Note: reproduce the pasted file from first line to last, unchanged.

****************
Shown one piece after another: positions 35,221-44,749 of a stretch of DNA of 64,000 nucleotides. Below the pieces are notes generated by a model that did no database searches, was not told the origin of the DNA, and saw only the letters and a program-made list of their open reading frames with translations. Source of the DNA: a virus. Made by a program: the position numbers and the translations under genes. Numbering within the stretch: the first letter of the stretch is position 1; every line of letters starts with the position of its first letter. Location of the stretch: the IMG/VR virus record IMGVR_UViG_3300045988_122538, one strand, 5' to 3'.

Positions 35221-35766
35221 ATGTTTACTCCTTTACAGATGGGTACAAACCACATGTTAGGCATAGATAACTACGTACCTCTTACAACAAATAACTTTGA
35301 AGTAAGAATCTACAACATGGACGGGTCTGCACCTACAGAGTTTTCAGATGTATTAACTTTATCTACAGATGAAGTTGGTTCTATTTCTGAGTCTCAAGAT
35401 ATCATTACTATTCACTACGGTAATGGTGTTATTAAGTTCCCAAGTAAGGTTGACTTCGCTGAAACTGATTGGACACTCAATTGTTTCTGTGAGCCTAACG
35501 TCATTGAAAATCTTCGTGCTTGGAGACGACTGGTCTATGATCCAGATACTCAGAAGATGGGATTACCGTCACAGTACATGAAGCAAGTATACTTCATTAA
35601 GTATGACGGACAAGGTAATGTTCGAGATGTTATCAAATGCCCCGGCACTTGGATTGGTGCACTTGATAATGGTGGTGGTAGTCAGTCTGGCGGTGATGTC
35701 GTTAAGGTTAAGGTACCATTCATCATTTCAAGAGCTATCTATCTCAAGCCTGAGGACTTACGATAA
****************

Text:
Shown one piece after another: positions 35,221-44,749 of a stretch of DNA of 64,000 nucleotides. Below the pieces are notes generated by a model that did no database searches, was not told the origin of the DNA, and saw only the letters and a program-made list of their open reading frames with translations. Source of the DNA: a virus. Made by a program: the position numbers and the translations under genes. Numbering within the stretch: the first letter of the stretch is position 1; every line of letters starts with the position of its first letter. Location of the stretch: the IMG/VR virus record IMGVR_UViG_3300045988_122538, one strand, 5' to 3'.

Positions 35221-35766
35221 ATGTTTACTCCTTTACAGATGGGTACAAACCACATGTTAGGCATAGATAACTACGTACCTCTTACAACAAATAACTTTGA
35301 AGTAAGAATCTACAACATGGACGGGTCTGCACCTACAGAGTTTTCAGATGTATTAACTTTATCTACAGATGAAGTTGGTTCTATTTCTGAGTCTCAAGAT
35401 ATCATTACTATTCACTACGGTAATGGTGTTATTAAGTTCCCAAGTAAGGTTGACTTCGCTGAAACTGATTGGACACTCAATTGTTTCTGTGAGCCTAACG
35501 TCATTGAAAATCTTCGTGCTTGGAGACGACTGGTCTATGATCCAGATACTCAGAAGATGGGATTACCGTCACAGTACATGAAGCAAGTATACTTCATTAA
35601 GTATGACGGACAAGGTAATGTTCGAGATGTTATCAAATGCCCCGGCACTTGGATTGGTGCACTTGATAATGGTGGTGGTAGTCAGTCTGGCGGTGATGTC
35701 GTTAAGGTTAAGGTACCATTCATCATTTCAAGAGCTATCTATCTCAAGCCTGAGGACTTACGATAA